duckkisser

jigs for the shop

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I like that device.  I would keep the back stop so as to reduce the chance of the jig moving forward and the bolt either cramping the cut off, or contacting the blade (that's at least a hundred dollar event on a SawStop).   Shorter bolts and a couple of wing nuts would work, but if you have star knobs laying around....

By the way who is this person?

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Duck, I used to use a featherboard turned backside toward the blade as a thin-rip stop. Works fine, but I got tired of having to adjust the fence after every cut.

Oh, and Tamar at 3x3 may be new to the craft, but she does have a good streak of creativity. 

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https://www.microjig.com/products/dovetail-nut-4pk
 

I just came across these.....god such a simple concept thinking I’ll make all my jigs work with these and buy all I need thinking of converting my assembly table with a new top and buying couple sets of the hold downs and these.    Just wish I could buy like 20 for 10 dollars instead of 4

man it’s hard being cheap

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You could always make your own. Cut lenghs of close-grained hardwood to a dovetail profile, cross cut into segments, then drill and tap threaded holes. Tapped threads hold quite well in wood, especially if the bolt stays engaged most of the time. You can always at T nuts or inserts for greater strength, if needed.

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14 minutes ago, wtnhighlander said:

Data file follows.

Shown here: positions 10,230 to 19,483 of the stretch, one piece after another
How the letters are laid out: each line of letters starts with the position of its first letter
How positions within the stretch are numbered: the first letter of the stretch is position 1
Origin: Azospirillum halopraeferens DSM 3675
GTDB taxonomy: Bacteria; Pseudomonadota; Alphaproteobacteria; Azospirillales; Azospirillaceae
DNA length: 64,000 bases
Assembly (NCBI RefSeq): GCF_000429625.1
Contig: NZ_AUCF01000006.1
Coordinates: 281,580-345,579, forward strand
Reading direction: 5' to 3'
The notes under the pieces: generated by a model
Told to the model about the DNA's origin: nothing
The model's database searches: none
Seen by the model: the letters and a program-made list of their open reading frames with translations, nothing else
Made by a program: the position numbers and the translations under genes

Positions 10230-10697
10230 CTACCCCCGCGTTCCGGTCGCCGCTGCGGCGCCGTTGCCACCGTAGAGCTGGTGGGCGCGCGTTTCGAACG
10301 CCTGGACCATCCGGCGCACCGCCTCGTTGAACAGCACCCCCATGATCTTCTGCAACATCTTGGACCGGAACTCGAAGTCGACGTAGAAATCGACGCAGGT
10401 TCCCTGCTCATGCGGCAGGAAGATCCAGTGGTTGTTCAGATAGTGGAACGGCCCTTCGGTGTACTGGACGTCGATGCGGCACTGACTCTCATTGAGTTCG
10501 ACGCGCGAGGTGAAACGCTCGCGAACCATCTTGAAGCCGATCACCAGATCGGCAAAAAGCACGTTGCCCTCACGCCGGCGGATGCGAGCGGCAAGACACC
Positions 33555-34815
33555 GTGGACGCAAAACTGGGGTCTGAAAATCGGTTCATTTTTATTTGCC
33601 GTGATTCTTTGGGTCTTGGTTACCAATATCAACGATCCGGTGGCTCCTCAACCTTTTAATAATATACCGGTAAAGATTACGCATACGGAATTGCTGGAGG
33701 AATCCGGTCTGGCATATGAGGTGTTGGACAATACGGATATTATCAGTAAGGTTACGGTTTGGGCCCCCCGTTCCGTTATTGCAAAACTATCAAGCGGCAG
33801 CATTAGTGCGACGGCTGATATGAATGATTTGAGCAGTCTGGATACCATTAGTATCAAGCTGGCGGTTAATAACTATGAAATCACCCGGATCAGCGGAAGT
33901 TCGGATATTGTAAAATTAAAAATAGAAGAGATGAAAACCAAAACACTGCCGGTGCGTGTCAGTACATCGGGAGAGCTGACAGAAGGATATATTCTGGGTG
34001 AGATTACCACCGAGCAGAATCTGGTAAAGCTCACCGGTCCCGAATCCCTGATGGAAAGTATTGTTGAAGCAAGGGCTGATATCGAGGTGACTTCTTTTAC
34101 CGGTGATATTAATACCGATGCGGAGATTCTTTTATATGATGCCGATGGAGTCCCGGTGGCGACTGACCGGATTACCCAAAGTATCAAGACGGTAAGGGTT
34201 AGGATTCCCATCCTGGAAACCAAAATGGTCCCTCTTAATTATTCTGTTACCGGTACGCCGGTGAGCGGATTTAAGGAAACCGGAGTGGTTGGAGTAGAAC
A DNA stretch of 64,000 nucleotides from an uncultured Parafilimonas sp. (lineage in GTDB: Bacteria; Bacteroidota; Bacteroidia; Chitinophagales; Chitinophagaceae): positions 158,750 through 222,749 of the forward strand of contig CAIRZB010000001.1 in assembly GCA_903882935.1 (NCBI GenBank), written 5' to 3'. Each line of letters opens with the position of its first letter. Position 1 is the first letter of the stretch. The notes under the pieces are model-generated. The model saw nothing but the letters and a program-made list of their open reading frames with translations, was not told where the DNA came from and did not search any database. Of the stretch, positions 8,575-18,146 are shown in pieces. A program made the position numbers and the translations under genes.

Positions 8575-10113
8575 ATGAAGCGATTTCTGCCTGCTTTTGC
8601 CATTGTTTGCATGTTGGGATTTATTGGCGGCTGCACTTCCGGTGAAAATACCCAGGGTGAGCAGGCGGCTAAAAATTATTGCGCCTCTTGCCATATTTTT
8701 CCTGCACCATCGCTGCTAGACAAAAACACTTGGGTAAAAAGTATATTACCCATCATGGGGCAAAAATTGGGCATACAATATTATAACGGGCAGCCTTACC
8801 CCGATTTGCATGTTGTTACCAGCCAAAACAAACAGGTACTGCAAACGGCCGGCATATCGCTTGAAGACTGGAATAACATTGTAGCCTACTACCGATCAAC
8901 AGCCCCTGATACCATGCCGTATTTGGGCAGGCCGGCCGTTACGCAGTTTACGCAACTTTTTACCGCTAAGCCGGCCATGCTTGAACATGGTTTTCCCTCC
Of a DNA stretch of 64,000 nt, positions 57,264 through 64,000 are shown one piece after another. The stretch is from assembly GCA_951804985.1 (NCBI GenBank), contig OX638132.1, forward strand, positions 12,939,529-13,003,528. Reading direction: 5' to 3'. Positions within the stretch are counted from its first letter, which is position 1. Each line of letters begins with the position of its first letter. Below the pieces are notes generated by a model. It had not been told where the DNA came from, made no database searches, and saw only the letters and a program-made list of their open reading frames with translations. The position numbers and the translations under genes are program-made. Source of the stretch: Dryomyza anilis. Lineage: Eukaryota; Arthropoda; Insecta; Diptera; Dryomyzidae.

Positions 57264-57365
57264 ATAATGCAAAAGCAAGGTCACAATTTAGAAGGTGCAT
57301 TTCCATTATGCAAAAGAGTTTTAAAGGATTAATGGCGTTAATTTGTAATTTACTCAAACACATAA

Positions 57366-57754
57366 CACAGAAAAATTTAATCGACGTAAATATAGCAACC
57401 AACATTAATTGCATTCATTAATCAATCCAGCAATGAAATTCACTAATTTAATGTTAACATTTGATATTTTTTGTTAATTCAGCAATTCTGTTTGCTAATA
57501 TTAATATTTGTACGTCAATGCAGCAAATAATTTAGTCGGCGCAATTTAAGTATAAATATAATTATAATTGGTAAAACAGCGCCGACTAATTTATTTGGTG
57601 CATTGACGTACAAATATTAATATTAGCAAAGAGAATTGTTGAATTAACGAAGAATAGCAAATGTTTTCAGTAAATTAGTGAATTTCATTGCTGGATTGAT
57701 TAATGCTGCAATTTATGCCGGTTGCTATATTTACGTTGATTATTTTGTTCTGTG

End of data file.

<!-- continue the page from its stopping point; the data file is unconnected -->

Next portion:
You could always make your own. Cut lenghs of close-grained hardwood to a dovetail profile, cross cut into segments, then drill and tap threaded holes. Tapped threads hold quite well in wood, especially if the bolt stays engaged most of the time. You can always at T nuts or inserts for greater strength, if needed.

Thought of that but wood swells and shop can get very humid in summer and winter is very cold.   Only way it would work is if I made everything out of materials that won’t move like plastic then it gets more expensive then I want to spend.  I’ll probably just buy. I want to make projects not tools.  But I do like this and thinking I’ll get a sheet of ply to put over assembly table have half with dovetail groves for assembly and half for glue up.  All my jigs will have these.  Be cheaper than buying t track and I won’t have to buy more t track in future.  The hold downs are a little limiting but they will work and I’ll make some toggle clamps to make my own hold down clamps since they are 40 bucks each.  Have a bunch of toggle clamps bought a whole big box for 20 bucks at garage sale.  

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One thing I've considered for making something like those Microjig dovetail track nuts is to pick up some inexpensive plastic cutting boards, routing the profile as @wtnhighlander suggested, and countersinking a 1/4-20 bolt into them. 

https://www.webstaurantstore.com/3053/cutting-boards.html?filter=material:plastic&filter=length:22~30*-inches&filter=thickness:0.5-inches:0.5-inches:0.75-inches&multi=true

Link above shows a 24" x 18" x 1/2" White Polyethylene Cutting Board for $12.50. I bet even cheaper ones could be found at a dollar store or maybe even a thrift store. 

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oh sweet I didn't event think of using polyethylene I was thinking wood dovetail in a wood dovetail grove.   thanks  I knew if I ask enough people they could help me figure out how to be extra cheap.